Jamie Raskin buries Republicans' latest 'ridiculous' defense of the Jan 6 insurrection
Congresswoman Lauren Boebert speaking with attendees at the 2021 AmericaFest. (Gage Skidmore/Flickr)

Appearing on MSNBC early Sunday morning, Rep. Jamie Raskin (D-MD) poured cold water on Republican attempts to lessen the severity of the Jan 6 insurrection by using the 2nd Amendment as a shield.

Expanding upon an op-ed he wrote for the New York Times, where he stated, "Some champions of this insurrectionist theory of the Second Amendment seem to glorify violence against public officials. Two weeks before the Jan. 6, 2021, insurrection overran the U.S. Capitol, Representative Lauren Boebert declared that the Second Amendment 'has nothing to do with hunting, unless you’re talking about hunting tyrants, maybe,'" before adding, "Statements such as these were irresponsible enough before Jan. 6. Today, such talk courts disaster."

Speaking with the MSNBC host on Sunday he began, "Pretty much, on a daily, certainly weekly basis, Republican members of Congress will get up on the floor, or in committee and say the Second Amendment gives the people the right to overthrow the government, to engage in armed rebellion and it is just nonsense."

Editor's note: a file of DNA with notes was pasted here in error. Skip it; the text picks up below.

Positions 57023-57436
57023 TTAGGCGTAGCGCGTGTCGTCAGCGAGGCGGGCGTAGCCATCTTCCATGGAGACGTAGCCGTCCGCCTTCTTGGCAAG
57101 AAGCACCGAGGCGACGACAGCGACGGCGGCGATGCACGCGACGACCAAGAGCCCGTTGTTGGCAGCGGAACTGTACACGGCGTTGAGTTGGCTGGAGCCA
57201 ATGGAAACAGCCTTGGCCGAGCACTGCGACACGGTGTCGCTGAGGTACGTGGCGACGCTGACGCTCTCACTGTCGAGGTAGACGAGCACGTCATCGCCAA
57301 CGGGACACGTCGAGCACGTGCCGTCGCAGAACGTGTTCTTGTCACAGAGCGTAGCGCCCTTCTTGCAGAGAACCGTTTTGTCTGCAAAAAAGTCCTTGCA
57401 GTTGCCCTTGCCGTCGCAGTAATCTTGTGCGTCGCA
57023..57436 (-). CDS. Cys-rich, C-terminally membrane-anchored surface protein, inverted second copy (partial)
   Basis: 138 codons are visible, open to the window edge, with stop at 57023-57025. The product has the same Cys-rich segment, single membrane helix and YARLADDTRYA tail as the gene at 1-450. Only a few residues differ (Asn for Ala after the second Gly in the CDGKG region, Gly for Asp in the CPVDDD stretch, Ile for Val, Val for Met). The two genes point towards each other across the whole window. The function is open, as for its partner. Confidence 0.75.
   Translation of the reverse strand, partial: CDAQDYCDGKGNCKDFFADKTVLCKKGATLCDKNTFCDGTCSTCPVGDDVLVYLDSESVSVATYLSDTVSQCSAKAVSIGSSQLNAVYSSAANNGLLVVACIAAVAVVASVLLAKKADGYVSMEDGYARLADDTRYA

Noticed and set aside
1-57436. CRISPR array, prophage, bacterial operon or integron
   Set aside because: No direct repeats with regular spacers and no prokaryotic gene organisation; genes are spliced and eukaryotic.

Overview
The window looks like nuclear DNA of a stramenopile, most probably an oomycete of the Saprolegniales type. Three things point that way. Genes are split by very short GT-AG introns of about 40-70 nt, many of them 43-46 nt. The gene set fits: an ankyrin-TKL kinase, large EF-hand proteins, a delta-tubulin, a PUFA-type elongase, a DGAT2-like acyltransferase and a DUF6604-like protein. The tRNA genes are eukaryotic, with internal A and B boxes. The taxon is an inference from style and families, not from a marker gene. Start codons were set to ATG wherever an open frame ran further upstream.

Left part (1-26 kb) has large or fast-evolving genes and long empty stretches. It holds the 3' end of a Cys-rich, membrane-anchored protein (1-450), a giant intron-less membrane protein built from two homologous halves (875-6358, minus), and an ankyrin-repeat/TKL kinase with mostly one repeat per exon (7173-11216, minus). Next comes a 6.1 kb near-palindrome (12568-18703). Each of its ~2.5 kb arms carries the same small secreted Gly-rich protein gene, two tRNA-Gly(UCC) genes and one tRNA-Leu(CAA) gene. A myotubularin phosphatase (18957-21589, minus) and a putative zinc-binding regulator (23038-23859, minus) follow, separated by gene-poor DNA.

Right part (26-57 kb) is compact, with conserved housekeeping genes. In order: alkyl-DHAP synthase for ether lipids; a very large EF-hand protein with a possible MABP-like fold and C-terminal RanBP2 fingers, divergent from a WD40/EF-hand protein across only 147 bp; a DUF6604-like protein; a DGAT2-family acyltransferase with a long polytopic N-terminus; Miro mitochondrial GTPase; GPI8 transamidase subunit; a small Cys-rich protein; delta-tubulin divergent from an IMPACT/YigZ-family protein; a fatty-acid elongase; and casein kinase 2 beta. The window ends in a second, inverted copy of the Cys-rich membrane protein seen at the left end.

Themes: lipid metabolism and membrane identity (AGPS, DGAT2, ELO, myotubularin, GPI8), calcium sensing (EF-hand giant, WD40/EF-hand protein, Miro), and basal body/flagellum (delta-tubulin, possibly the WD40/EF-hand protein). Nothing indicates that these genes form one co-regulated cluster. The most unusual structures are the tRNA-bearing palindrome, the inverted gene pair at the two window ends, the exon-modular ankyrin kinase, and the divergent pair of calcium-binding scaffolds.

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"There is nothing to support that," he added. "Article One, Section Eight, Clause 15 of the Constitution says the Congress has the power to call for the militias from the states to suppress insurrections. And the Republican Guarantee Clause says that Congress must guarantee the people of the states a republican form of government, and has the power to put down domestic violence."

"Even Section Three of the 14th Amendment says anyone who has sworn an oath to hold and defend the Constitution against enemies, foreign and domestic, who violates it by engaging in insurrection, or rebellion, may never hold office again," he added. "So the whole edifice of the Constitution is designed to stop insurrection. Yet, we have Republicans who, this day, are claiming there is some kind of constitutional right to engage in it."

"It is ridiculous," he elaborated. "The only thing that they cite is the Declaration of Independence, which of course says when in the course of human events, people are being oppressed by tyrants, they could overthrow the government --this is true. But that's a natural law of right, another right contained in the Constitution of the United States, where no constitution gives people the right to destroy the Constitution and the government."

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